Wednesday, May 11, 2005

Cold War memories

I get e-mail alerts from Foreign Policy, so here is Apocalypse Soon, by Robert McNamara:

The SAC commander’s orders were to answer the telephone by no later than the end of the third ring. If it rang, and he was informed that a nuclear attack of enemy ballistic missiles appeared to be under way, he was allowed 2 to 3 minutes to decide whether the warning was valid [...], and if so, how the United States should respond. He was then given approximately 10 minutes to determine what to recommend, to locate and advise the president, permit the president to discuss the situation with two or three close advisors [...], and to receive the president’s decision and pass it immediately, along with the codes, to the launch sites. The president essentially had two options: He could decide to ride out the attack and defer until later any decision to launch a retaliatory strike. Or, he could order an immediate retaliatory strike, from a menu of options[...]
To declare war requires an act of congress, but to launch a nuclear holocaust requires 20 minutes’ deliberation by the president and his advisors.
What is shocking is that today, more than a decade after the end of the Cold War, the basic U.S. nuclear policy is unchanged.

What is also surprising is that the issue is hardly ever mentioned by the supposed 'left'. (They, of course, are making a great fuss in opposition to the overthrow of the Iraqi dictator in the direct line of Stalin and Ceausescu.) Twenty years ago it was the touchstone issue. Although there were specific reasons for this - the deployment of tactical weapons in 'forward' positions, it is hard to escape the conclusion that the issue has lost its potency precisely because of  the end of the Cold War.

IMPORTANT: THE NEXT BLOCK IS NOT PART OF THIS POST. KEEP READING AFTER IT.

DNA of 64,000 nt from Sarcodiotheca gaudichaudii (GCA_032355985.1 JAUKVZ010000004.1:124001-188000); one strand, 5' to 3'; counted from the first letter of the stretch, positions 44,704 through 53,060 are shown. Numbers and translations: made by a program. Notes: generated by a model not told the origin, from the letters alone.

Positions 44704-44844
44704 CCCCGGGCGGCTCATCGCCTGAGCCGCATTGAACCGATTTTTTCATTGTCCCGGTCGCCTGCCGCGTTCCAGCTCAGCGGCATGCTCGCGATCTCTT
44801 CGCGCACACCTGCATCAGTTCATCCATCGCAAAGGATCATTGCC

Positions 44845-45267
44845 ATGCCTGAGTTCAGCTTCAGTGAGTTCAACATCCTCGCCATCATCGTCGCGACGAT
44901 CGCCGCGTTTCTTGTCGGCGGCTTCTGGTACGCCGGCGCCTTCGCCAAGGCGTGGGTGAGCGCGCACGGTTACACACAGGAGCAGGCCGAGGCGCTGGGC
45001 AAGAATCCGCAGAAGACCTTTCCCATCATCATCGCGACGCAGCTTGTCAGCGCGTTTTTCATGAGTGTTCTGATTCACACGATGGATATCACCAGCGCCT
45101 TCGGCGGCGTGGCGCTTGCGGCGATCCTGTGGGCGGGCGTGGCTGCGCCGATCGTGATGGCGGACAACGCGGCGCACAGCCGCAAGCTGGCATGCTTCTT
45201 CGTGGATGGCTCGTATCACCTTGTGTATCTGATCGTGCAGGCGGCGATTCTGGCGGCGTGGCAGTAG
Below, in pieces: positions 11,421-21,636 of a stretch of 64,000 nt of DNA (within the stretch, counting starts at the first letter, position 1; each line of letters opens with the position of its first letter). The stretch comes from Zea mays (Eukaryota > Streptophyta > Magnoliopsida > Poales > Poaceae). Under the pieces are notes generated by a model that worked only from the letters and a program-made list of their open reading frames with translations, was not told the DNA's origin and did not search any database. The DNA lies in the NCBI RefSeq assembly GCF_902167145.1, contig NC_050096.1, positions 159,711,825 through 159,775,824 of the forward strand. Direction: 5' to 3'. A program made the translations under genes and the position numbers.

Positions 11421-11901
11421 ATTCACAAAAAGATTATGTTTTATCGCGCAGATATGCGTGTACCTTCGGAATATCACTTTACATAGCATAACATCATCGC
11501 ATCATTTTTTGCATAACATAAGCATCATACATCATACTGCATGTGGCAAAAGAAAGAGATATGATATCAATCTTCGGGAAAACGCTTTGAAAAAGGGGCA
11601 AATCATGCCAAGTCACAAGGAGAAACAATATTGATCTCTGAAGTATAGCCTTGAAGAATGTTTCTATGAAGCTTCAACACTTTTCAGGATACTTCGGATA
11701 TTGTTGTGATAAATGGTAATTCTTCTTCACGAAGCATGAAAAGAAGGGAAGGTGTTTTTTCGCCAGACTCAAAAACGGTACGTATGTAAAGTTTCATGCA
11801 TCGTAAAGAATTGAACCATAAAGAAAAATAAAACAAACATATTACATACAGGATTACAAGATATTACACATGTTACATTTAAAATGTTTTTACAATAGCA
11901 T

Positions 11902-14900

I finally got round to listening to an interview I recorded some time ago - with Czech writer Ivan Klima (see here). Although he was not able to get any sort of job in publishing, not even as a proof-reader, he continued to write and get about a hundred copies of his works produced. These were then circulated quite widely. He also got a deal with a Swiss publisher and had money remitted.

If you consider countries like Poland, where there was a grudging toleration of the Catholic Church, Hungary and East Germany, obviously life was pretty grim under Soviet-backed rule, it wasn't as bad as under the Nazi occupation (or indeed Stalin's Russia in the 1930's). And there were no gas chambers (although a continuing amount of anti-semitism).

In a surprisingly sensible article in the Daily Mail a few days ago on the sixtieth anniversary of the end of the war in Europe, historian Andrew Roberts reaches a similar conclusion. This is not online, but I found this by him. While googling I also came across this, which led to some indexes of journals from IS / SWP (US and UK).


I will add this weblog to the side-bar, when I get around to it: Leila Abu-Saba at (Dove's Eye View - commenter at  Syriacomment).


Anonymous Leila said...

David - thanks so much for the plug. Your blog has an interesting collection of links and an erudite but not at all stuffy point of view. I'll bookmark and return!

6:14 pm, May 11, 2005  

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